Being a cat is freaking awesome. Not only do you have nine lives, but you also have unlimited mews and a free ticket to accidentally knock things off the shelves. Stray is the latest cat-based game, and we’re pretty sure it’s the most accurate portrayal of a cat in years.
Stray isn’t that mechanically complicated when viewed as a whole, but that doesn’t mean it’s simplistic or lacking in nuance. In fact, Stray excels at delivering a meaningful experience while maintaining a fair challenge throughout all of its chapters. We’re here to make this entry even easier.
Everything is context sensitive
One aspect of Stray that may surprise is this almost everything is context sensitive. Whether scratching at a post, knocking over paint pots, or just jump. This somewhat limits your freedom as you can’t just jump anywhere, anytime, but don’t let that initial shock stop you from digging deeper.
Despite all those scripted jumps and whatnot, Stray has hidden a lot of freedom in his world. Just because you can’t jump in place doesn’t mean you can’t climb every building if you find the right path. Think of platforming less as a constrained system, and more of an Assassin’s Creed-style free-roaming system.
Be ready to run
Stray has many chapters and within those chapters, The game tends to focus on a specific type of gameplay. For example, in The Slums, the game takes on more of a classic adventure game style. In other areas, however You are expected to walk because you are a little cat.
There’s very little combat in Stray, and most enemy encounters require some level of dodging. In the early midgame these tend to be running sequences. These are linear and not too long – Just be prepared to hold the Run button and avoid Zurks like they’re the plague – Hell, they’re basically the plague. One tip is to remember this If you hold down the jump button, you jump automatically – very convenient.
When in Hubs, explore everything
There are a few hubs in Stray that offer a more relaxed, almost detective style of play. In these areas you have a lot of space to run around, and the game is not afraid to hide all sorts of things. These can be hidden article or tasks. Most notable is The Slums.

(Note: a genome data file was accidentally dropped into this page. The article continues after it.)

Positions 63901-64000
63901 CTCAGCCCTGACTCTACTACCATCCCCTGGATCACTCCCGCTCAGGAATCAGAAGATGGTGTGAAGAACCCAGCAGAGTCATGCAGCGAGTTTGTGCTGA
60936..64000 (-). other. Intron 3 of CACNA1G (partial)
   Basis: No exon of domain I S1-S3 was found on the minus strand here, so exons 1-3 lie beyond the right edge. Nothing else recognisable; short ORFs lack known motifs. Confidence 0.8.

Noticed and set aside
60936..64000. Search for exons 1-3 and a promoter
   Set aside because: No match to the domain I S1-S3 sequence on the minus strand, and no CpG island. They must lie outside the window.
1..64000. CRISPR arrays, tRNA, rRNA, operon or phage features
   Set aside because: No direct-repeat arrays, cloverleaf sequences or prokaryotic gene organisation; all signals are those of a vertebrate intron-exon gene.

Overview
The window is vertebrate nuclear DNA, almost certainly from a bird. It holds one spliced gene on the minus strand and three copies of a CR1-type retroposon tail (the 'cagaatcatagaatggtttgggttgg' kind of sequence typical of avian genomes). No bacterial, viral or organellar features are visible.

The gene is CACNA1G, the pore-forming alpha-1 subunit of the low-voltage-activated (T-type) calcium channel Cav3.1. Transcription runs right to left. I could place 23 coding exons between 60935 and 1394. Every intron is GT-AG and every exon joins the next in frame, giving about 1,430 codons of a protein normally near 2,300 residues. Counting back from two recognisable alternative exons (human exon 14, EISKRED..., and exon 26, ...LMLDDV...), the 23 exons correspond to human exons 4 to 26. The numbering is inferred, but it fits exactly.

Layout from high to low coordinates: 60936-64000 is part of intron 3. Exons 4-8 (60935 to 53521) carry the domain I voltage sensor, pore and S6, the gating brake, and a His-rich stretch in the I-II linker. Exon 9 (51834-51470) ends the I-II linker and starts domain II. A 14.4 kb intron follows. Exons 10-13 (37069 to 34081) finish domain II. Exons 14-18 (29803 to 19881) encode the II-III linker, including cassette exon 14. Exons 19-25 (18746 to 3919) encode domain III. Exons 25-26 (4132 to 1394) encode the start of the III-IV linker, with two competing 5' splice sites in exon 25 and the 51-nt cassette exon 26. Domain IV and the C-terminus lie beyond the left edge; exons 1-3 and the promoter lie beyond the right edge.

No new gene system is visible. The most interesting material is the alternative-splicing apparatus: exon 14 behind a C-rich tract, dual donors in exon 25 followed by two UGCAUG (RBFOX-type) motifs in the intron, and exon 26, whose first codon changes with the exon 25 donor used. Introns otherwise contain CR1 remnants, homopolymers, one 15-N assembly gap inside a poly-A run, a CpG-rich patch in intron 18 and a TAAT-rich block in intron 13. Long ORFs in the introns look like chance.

You can spend a good chunk of your gaming time just walking around this place and finding all sorts of interesting Gubbins. A robot wants to learn music, so find him some sheet music. There is a trader who trades valuable items for various pieces of junk. These small side quests can often guide or support larger quests later in the gameso no exploration is ever wasted. You can even get little clues as to how the story will progress if you look closely enough.
there is fight
We’ve already mentioned that you’ll spend a lot of time running from enemies – and that’s true – but There is a section where you can fight back. That is a very short section in the large scheme. It is also Pretty cool being able to take the fight to the Zurks for a short time.
Combat is incredibly easy. You light something and it dies. That’s it. The nuance comes from your inability to use your UV light constantly, and overheating makes you defenseless. The best way to go into battle is to use your feline grace outmaneuver the enemy and blast them in a Hit and run kind of way. Dead easy.
Cat can’t read maps
One thing that might put some people off is the lack of a map. Now is Stray Not an open world game, but it has some larger hub areas. It can be daunting for players who love a good card. But no worry. Stray has phenomenal level designand a map is not required to get around.
Even the largest areas of Stray have a wonderful sense of connectedness and flow. It may be overwhelming at first, but after a few minutes, You’ll run through these open spaces like a pro. Every street corner from every hub is instantly recognizable. The game doesn’t have a map because it’s designed not to need one.
The world is vertical
What sets Stray apart – besides the whole cat thing – is how vertical the game can become. Often the solution to a problem doesn’t lie on the ground, and if you run around trying to find an open door you won’t get very far. You want to be constantly looking up and down to find new ways to tackle old problems.
As a cat, you are very agile. Climbing buildings is easy if you find the right environment objects that will take you to the top. things like boxingor air conditioning will serve you well. Ascension is not the only way. Sometimes a look down can get you where you want to go. They are more than capable of squeezing through small gaps, for example.
Ask B-12 for help
If you ever get lost or unsure what to do, you (almost) always have access to your accomplice, B-12. This charming little drone will be yours connection to the world. Sure, you can climb and navigate, but as a cat, you can’t exactly do that communicate or work complex machines. B-12 can.
Not only that, B-12 can provide tips and advice whenever you need it. If you can’t remember what to do with an item, B-12 will tell you. If you don’t know where to go, B-12 will give you a hint. The game doesn’t hold your hand, but if you need a nudge in the right direction, you can count on your swimming buddy.
Next: Stray is getting a physical release in September